Alanis Morissette’s Jagged Little Pill was a powerful, DIY feminist statement

Alanis Morissette’s Jagged Little Pill was a powerful, DIY feminist statement

Morissette in the "You Oughta Know" video
Morissette in the "You Oughta Know" video

In We’re No. 1, The A.V. Club examines a song that went to No. 1 on the Billboard charts to get to the heart of what it means to be popular in pop music, and how that has changed over the years. In this installment, we cover Alanis Morissette’s Jagged Little Pill which spent two weeks at No. 1 on the Billboard Top 200 chart starting on October 7, 1995. The album would then go on to reach No. 1 for 10 weeks in 1996.

Alanis Morissette’s U.S. debut album, Jagged Little Pill, was a cultural earthquake on par with Nirvana’s Nevermind when it was released in June 1995. Thanks to the slash-and-burn single “You Oughta Know,” the rhetoric-defying “Ironic,” and sanguine “Hand In My Pocket,” the former teen pop star from Ottawa, Canada, achieved radio and MTV saturation for the next several years. Three songs from the album reached the Top 10 of the Billboard Hot 100, while six songs hit the Top 30 of the Alternative charts (including three No. 1s). Jagged Little Pill was a sales juggernaut as well: In its first three years of release, the record sold a mind-boggling 13 million copies in the U.S. alone. The album eventually netted Morissette five Grammys—including one for Album Of The Year and one for Best Rock Song for “You Oughta Know”—and established her as an alternative music giant.

But for such a blockbuster release, Jagged Little Pill had humble beginnings. This was absolutely due to Morissette’s precarious career situation in 1994. Although she was a huge pop star in her native Canada in the early ’90s (and was briefly known in America for being part of a later cast of the cult Nickelodeon show You Can’t Do That On Television), she had been dropped from her record label after her second album, 1992’s Now Is The Time, didn’t fare as well as her eponymously titled 1991 debut. “She had already had the arc of success and then crashing on the second [album], and had been sort of told by the industry, ‘Okay, you’re done. You’re 17, the second record didn’t go, so you’re done,’” Glen Ballard, who produced and co-wrote Jagged Little Pill, tells The A.V. Club. “They cut bait and left.”

However, her publishing company, MCA Music Publishing, still saw glimmers of potential, and sent her to California to write some songs with various people. These collaborators included Ballard, who was known for his work with Wilson Phillips and Paula Abdul, and for co-writing Michael Jackson’s “Man In The Mirror.” The pair met in March 1994 and hit it off almost immediately on a creative level; Morissette’s free agent status and lack of a record deal was actually a huge plus, because she didn’t have the added layers of oversight that came with label involvement. “She showed up in my studio, and we had a cup of tea and were writing a song,” Ballard says. “I didn’t really ask her about what she wanted to do with it, and she didn’t really tell me what she wanted to do. I had a vague idea of what she had been through, but we didn’t listen to any of her music. I had never heard a note of her music.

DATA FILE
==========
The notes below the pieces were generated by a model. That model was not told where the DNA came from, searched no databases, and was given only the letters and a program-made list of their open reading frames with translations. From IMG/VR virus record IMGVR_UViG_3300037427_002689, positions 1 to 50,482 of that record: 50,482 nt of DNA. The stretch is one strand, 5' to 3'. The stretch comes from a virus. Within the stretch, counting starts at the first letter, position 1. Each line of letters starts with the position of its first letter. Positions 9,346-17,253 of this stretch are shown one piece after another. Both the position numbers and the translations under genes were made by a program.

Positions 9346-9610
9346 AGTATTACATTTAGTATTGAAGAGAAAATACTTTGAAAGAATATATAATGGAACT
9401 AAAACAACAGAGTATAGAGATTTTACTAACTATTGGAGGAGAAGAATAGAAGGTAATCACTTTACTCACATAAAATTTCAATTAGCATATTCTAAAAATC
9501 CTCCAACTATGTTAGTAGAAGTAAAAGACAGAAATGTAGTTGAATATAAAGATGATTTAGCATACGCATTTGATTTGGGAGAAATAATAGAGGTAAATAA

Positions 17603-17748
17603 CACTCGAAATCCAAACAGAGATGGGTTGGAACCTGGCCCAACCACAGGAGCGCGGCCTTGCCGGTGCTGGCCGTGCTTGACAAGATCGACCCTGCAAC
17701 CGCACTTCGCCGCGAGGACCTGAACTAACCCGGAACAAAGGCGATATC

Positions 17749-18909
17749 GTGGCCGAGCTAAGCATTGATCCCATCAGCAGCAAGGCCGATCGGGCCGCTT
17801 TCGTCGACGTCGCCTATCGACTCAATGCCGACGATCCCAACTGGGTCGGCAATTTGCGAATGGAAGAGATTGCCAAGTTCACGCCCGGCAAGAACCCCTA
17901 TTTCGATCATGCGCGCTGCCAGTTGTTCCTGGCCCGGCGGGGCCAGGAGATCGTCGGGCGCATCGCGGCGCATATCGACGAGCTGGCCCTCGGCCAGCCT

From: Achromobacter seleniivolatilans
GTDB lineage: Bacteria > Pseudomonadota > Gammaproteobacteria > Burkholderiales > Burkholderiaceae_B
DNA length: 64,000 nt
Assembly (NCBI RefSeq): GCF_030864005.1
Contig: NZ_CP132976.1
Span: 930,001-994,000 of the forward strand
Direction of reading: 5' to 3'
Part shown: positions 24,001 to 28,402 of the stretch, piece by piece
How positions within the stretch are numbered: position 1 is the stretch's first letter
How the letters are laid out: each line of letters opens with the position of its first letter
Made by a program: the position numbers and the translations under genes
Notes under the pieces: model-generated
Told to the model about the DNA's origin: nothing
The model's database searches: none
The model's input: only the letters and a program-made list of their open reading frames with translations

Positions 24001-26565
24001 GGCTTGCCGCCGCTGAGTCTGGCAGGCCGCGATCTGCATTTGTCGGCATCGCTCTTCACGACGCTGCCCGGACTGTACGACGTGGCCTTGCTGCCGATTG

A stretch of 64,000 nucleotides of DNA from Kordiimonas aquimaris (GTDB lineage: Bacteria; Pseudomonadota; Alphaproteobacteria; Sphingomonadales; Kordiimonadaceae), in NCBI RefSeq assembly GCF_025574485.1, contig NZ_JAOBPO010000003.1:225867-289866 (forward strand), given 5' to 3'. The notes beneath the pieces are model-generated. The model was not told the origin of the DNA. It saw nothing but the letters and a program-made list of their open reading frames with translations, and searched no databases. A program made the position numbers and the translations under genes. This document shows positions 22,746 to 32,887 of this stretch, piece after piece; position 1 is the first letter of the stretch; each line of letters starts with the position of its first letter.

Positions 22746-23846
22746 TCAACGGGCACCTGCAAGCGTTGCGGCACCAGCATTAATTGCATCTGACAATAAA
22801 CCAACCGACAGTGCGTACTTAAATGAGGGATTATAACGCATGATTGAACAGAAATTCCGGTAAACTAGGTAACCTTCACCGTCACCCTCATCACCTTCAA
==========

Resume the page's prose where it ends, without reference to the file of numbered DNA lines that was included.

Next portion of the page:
“The best thing for both of us was that there were no expectations,” he adds. “Whatever expectations there might have been were so wrong or so anemic so people had given up on those particular expectations that we were liberated from that.”

Indeed, making Jagged Little Pill was an idyllic experience for both of them. Ballard’s studio at the time (which he dubs a “creative little workshop”) was a sunlit space in Encino, California, that was conducive to artistry: It featured plenty of windows, and tranquil elements such as a garden and a fountain. The pair would meet for lunch around noon at a trattoria around the corner from the studio and talk about the song they planned to write that day before heading back to the space to get down to work—no engineer, no outside musicians, just the two of them collaborating on music. Ballard says this DIY routine endured for all of their studio sessions: On songwriting days, after what he estimates was “10 to 12 hours of heavy lifting,” they would inevitably emerge with a demo of a song.

“If you push yourself in the right way, you oughta be able to write a song every day,” he laughs. “Of course, a lot of people don’t see it that way—and, of course, that doesn’t always come like that. [But] when you’re collaborating with someone, it’s much easier than writing a song by yourself every day. The two of us, it was just like a cake walk. We were working really hard, but it was sheer joy. All we were doing was making each other happy. If life could just be that simple, you know?”

Ballard says this private studio setup was also aided by then-nascent technology, which gave him the freedom to program drums and add guitars, bass, and keyboards in order to create fleshed-out demos. (“We were right on the edge of digital empowerment, and we took full advantage of it,” he says.) But Jagged Little Pill came together easily because the pair’s disciplined focus and songwriting diligence also came with plenty of spontaneity and emotional openness.

“She had bunches of journals, she had reams of thoughts and ideas, which she did reference,” Ballard says. “But usually it was only as a reference. Most everything, she was just writing it right out based on where we were going musically. She might have a phrase, but the most important thing for me was that she started singing early. I was hearing this incredible voice in the room, even if the words weren’t completely there. It certainly guided me musicallyit was a really wonderful process. The words came out of what we were doing right in that moment and the conversations we had.”